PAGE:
Cybercriminals increasingly target children and teens in phishing campaigns, as they are less likely to recognise the attack and more likely to trust people. Phishing attempts are made through email or through messaging platforms, known as smishing, to try to get access to sensitive data or get children and teenagers to click on malicious links or attachments. Cybercriminals can even collect information on children, for instance their friends’ names, to make the malicious emails or messages seem more credible. Children and teenagers should be taught to avoid clicking on attachments and links sent by unknown sources, and to be wary of messages seemingly coming from their friends but that appear to be impersonal, or to have weird punctuation and many typos. It is recommended to show children and teenagers how to check their email, and some examples of malicious emails, which could help them to recognise phishing attempts in the future. Teach children to be wary of messages and emails claiming that their accounts will be locked if they don’t take action, or that they need to reinsert their credentials, as these tactics are often used by cybercriminals to steal accounts’ passwords. This could result in children and teenagers getting locked out of their social media or online game accounts that they put great care in building. Cybercriminals can then use these accounts to send out spam and initiate other phishing campaigns, and can even steal credit card information linked to gaming accounts.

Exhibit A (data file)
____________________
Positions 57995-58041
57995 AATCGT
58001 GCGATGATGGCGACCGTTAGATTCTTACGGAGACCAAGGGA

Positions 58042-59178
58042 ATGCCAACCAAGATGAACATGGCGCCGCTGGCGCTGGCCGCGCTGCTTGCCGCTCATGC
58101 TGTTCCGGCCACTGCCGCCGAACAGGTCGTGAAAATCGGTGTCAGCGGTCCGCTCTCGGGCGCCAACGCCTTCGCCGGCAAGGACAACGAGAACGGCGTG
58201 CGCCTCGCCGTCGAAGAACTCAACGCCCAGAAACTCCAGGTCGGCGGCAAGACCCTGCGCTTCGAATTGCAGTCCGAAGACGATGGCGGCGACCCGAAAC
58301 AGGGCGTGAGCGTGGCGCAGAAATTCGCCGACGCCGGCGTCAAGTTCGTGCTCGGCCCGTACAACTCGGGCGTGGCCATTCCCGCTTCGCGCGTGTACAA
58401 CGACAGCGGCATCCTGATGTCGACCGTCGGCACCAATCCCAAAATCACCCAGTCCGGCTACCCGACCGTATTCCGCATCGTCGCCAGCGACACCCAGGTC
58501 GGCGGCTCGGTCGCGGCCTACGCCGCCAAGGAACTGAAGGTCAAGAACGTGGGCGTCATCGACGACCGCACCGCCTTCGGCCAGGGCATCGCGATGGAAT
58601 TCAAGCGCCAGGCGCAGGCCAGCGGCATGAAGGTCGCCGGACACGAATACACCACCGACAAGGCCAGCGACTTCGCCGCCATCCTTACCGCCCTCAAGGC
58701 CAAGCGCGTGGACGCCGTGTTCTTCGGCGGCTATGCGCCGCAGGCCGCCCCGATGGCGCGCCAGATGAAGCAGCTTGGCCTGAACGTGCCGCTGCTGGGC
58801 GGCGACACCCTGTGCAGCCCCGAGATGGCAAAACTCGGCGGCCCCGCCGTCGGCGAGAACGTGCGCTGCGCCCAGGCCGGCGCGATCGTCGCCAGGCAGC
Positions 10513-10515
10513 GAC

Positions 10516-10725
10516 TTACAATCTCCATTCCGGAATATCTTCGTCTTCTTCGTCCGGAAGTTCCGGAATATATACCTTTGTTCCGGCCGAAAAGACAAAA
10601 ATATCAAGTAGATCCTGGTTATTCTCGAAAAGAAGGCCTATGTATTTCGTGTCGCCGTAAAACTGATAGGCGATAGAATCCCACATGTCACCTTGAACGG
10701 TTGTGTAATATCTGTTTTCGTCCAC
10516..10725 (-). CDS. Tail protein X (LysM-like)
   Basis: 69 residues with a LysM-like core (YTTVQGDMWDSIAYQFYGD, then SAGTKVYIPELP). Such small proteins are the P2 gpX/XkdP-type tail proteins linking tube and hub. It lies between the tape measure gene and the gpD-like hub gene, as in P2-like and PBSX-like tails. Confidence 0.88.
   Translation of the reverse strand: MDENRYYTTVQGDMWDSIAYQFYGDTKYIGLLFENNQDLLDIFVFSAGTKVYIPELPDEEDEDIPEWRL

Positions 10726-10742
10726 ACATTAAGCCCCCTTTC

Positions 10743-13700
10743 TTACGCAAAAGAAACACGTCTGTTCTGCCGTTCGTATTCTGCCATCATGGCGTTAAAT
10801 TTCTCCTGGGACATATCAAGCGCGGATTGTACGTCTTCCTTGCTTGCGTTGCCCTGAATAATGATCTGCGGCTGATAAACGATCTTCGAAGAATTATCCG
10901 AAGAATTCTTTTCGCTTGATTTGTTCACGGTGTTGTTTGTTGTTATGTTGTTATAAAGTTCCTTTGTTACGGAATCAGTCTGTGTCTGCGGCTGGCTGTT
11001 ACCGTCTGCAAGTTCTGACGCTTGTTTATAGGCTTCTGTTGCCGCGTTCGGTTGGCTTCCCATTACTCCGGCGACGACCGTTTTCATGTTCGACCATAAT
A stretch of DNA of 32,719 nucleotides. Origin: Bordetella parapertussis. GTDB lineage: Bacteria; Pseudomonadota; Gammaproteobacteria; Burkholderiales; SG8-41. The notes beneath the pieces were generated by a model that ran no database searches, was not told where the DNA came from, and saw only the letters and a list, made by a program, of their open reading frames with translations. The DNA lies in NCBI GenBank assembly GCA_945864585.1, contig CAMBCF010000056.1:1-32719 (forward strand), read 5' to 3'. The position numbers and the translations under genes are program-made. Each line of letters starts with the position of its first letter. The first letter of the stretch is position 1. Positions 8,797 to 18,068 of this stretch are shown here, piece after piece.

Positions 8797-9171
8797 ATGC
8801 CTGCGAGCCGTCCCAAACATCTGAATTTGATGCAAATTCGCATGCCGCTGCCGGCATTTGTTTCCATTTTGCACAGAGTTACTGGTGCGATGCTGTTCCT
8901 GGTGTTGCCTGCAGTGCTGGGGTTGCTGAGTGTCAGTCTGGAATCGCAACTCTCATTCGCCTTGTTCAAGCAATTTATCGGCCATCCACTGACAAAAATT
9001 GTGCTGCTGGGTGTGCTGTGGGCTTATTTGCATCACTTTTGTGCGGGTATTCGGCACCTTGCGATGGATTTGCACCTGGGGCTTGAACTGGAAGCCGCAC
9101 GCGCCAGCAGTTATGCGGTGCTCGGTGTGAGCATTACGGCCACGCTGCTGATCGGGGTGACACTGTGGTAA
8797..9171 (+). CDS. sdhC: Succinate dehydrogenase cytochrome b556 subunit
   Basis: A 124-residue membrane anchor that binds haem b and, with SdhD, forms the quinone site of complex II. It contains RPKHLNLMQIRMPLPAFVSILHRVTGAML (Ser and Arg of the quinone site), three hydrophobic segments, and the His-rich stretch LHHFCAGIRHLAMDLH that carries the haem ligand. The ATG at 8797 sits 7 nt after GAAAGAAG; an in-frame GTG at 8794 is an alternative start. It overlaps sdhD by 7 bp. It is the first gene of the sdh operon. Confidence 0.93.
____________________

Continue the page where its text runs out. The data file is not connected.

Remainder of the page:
Malware

When children and teenagers click on the malicious links sent by cybercriminals, typically via phishing attacks, they can unknowingly infect their own, or their parents’ device with malware. Another tactic used by cybercriminals is to trick children and teenagers into downloading games that actually hide malicious code, or to click links that appear to offer special features for online games like free coins, skins and upgrades. Once the link is clicked, the device is infected with malware that can be programmed to steal sensitive information like online banking details and passwords. Bad actors know that minors often use their parents’ computers and laptops, and that they could therefore collect important information by infecting these devices. Malware can also be distributed through links in direct messages or chats on social media platforms, online games, and in the comment sections of video streaming services. As already mentioned, it is critical to teach children not to click unknown links, however having a comprehensive antivirus protection software is essential to prevent malware and viruses from infecting devices.